Minnesota pollution regulator resigns before Senate vote

Published 1:15 pm Wednesday, July 7, 2021

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MINNEAPOLIS (AP) — The commissioner of the Minnesota Pollution Control Agency resigned Tuesday after it became apparent that the Republican-controlled state Senate was prepared to oust her.

Democratic Gov. Tim Walz said Laura Bishop resigned “in order to ensure a smooth and orderly transition” at the agency she had led since 2019.

“I am extremely disappointed in the Republicans in the Senate who are choosing to use taxpayer dollars to play partisan games and try to politicize an agency charged with protecting Minnesotans from pollution because they refuse to acknowledge the science of climate change,” Walz said in a statement.

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Senate Republican leaders extended the special session last week after they finished a $52 billion, two-year budget, a move that lets them wield their chamber’s authority to conform or reject the governor’s appointments after a contentious several months of budget and policy battles.

Republicans had been critical of the how the MPCA under Bishop bypassed the Legislature in rulemaking for the Walz administration’s “clean car” plan, which aims to encourage drivers to switch to low- and no-emission electric vehicles, a proposal the state’s auto dealers consider burdensome and unnecessary. But they were unable to scrap the proposal during the budget negotiations. GOP leaders also complained about some agency stances on mining and manure regulation.

“It has been an honor to serve Minnesotans in this role. However, I will not allow the Minnesota Pollution Control Agency to be politicized. The work is too important,” Bishop said in the governor’s statement. “I look forward to continued work to protect our state’s waters, air, land, and climate for future generations of Minnesotans.”

MPCA Deputy Commissioner Peter Tester was named temporary commissioner of the agency.

The governor’s office announced Bishop’s resignation as a hearing was underway on the confirmation of Jennifer Ho, commissioner of the Minnesota Housing Finance Agency. Ho faced some tough questions about the implementation of the RentHelpMN pandemic rental aidprogram, but none that indicated any senators were building a case for firing her. And at a separate hearing before an environment committee, Sarah Strommen, commissioner of the Department of Natural Resources, got a ringing endorsement from the Republican chairwoman. Sen. Carrie Ruud, of Breezy Point.

GOP Senate Majority Leader Paul Gazelka told reporters the special session would adjourn once and for all after the key votes Wednesday. He indicated it’s possible that his members won’t remove any other commissioners. But he wouldn’t rule out another look in September, when lawmakers are expected to reconvene for another special session to approve plans for distributing a $250 million bonus package of federal aid for frontline workers who risked their lives in the pandemic.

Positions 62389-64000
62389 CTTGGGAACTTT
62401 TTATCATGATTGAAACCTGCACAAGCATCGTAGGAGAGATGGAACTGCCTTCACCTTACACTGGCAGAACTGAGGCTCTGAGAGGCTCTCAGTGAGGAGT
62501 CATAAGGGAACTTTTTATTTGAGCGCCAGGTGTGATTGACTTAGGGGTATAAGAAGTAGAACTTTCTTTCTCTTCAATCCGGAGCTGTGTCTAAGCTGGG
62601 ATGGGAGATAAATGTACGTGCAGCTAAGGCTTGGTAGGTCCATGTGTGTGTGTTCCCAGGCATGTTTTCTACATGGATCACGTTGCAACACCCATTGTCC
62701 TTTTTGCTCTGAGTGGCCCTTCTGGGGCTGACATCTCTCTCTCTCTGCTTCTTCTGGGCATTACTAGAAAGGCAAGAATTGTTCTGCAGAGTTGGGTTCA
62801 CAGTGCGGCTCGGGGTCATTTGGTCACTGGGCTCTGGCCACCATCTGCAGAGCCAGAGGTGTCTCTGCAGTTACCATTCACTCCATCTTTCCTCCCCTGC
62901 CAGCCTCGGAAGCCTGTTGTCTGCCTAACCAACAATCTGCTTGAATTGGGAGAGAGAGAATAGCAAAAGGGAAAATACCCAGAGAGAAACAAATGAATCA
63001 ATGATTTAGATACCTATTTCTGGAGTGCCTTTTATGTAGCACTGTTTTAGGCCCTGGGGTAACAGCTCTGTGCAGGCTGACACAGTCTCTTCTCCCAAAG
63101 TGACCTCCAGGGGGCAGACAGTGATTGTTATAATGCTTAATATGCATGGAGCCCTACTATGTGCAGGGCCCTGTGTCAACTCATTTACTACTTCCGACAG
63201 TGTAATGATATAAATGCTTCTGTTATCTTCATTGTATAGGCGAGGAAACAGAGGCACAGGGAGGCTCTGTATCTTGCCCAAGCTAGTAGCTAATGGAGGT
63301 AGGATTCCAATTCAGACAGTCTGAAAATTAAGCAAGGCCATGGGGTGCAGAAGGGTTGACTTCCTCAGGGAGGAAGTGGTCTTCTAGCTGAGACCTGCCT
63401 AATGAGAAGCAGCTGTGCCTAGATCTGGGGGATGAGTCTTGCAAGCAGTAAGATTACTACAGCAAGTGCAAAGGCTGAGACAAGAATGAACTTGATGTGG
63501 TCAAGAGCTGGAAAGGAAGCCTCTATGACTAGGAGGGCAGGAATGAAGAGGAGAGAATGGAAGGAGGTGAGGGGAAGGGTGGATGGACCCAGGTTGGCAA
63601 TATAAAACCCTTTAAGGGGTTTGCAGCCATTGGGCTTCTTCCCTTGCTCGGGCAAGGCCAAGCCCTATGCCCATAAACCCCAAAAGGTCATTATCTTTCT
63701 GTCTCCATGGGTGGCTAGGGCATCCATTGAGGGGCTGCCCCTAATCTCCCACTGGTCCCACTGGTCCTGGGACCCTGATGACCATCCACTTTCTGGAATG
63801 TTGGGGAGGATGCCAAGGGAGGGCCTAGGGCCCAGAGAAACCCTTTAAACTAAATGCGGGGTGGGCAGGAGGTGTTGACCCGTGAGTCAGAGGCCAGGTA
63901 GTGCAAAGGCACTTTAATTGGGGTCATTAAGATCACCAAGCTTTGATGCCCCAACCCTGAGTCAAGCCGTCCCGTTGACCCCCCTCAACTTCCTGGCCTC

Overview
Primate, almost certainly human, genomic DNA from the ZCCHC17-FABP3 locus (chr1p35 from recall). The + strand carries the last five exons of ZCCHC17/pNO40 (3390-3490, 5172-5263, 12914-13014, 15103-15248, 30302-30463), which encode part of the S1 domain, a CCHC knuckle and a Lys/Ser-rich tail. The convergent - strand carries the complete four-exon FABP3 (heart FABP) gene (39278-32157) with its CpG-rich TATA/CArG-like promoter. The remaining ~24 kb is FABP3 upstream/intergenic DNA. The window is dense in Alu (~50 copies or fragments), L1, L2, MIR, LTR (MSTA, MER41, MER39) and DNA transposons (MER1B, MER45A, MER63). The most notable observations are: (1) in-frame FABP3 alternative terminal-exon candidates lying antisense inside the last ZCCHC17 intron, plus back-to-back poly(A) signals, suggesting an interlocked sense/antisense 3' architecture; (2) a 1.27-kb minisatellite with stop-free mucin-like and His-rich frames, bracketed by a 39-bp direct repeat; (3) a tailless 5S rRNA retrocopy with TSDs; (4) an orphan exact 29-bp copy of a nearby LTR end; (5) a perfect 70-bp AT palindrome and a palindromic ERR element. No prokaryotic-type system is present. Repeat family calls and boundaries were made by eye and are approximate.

“It’s not an enjoyable experience,” Gazelka said. “It is, ‘Are they doing their job or are they not doing their job?’ And so we don’t take it lightly,”

Democrats tried to force a final adjournment earlier Tuesday to block the confirmation votes and protect the appointees’ jobs, but lost 31-35 after losing a similar move last Friday. Senate Minority Leader Susan Kent, of Woodbury, accused Republicans of an “abuse of this process” for keeping the special session going after finishing the budget instead of acting on the governor’s appointments before the regular session ended in mid-May.

And Sen. Melisa Franzen, of Edina, accused Republicans of planning “political theater to demonize some, to say that ‘We didn’t get what we wanted in the budget negotiations so now you’re out of a job.'”

The Senate then confirmed two noncontroversial appointments on voice votes — Mark Phillips, commissioner of the Iron Range Resources and Rehabilitation Board, and Aaron Vande Linde, director of the Office of School Trust Lands. Both men got friendly receptions at committee hearings earlier Tuesday. So did Dean Compart, president of the Board of Animal Health, though the full Senate didn’t vote on his nomination Tuesday.

Bishop was not the first casualty of political tensions between the Walz administration and Senate Republicans.

The Senate removed two Walz commissioners during special sessions last summer — Commerce Commissioner Steve Kelley and Labor and Industry Commissioner Peggy Leppink — in disputes, respectively, over Enbridge Energy’s Line 3 oil pipeline and how the Walz administration was managing the state’s pandemic response. Senate GOP leaders have chosen not to act on most of Walz’s cabinet nominations in order to retain their leverage.